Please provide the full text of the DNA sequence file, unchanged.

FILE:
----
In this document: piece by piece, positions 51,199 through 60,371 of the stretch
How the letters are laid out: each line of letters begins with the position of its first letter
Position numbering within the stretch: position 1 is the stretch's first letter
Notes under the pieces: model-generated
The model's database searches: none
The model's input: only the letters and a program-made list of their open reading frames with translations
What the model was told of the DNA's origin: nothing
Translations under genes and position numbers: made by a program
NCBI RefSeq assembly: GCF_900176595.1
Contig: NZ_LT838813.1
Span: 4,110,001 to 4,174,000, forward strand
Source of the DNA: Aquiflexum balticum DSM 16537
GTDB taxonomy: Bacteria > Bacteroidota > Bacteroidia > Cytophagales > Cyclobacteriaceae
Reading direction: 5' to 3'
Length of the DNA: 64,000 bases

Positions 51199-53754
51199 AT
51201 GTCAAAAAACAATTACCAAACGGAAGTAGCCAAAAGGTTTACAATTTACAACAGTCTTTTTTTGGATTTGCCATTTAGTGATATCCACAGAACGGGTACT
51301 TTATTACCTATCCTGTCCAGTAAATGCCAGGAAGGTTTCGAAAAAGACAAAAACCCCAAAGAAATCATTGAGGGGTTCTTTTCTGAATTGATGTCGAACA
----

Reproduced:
In this document: piece by piece, positions 51,199 through 60,371 of the stretch
How the letters are laid out: each line of letters begins with the position of its first letter
Position numbering within the stretch: position 1 is the stretch's first letter
Notes under the pieces: model-generated
The model's database searches: none
The model's input: only the letters and a program-made list of their open reading frames with translations
What the model was told of the DNA's origin: nothing
Translations under genes and position numbers: made by a program
NCBI RefSeq assembly: GCF_900176595.1
Contig: NZ_LT838813.1
Span: 4,110,001 to 4,174,000, forward strand
Source of the DNA: Aquiflexum balticum DSM 16537
GTDB taxonomy: Bacteria > Bacteroidota > Bacteroidia > Cytophagales > Cyclobacteriaceae
Reading direction: 5' to 3'
Length of the DNA: 64,000 bases

Positions 51199-53754
51199 AT
51201 GTCAAAAAACAATTACCAAACGGAAGTAGCCAAAAGGTTTACAATTTACAACAGTCTTTTTTTGGATTTGCCATTTAGTGATATCCACAGAACGGGTACT
51301 TTATTACCTATCCTGTCCAGTAAATGCCAGGAAGGTTTCGAAAAAGACAAAAACCCCAAAGAAATCATTGAGGGGTTCTTTTCTGAATTGATGTCGAACA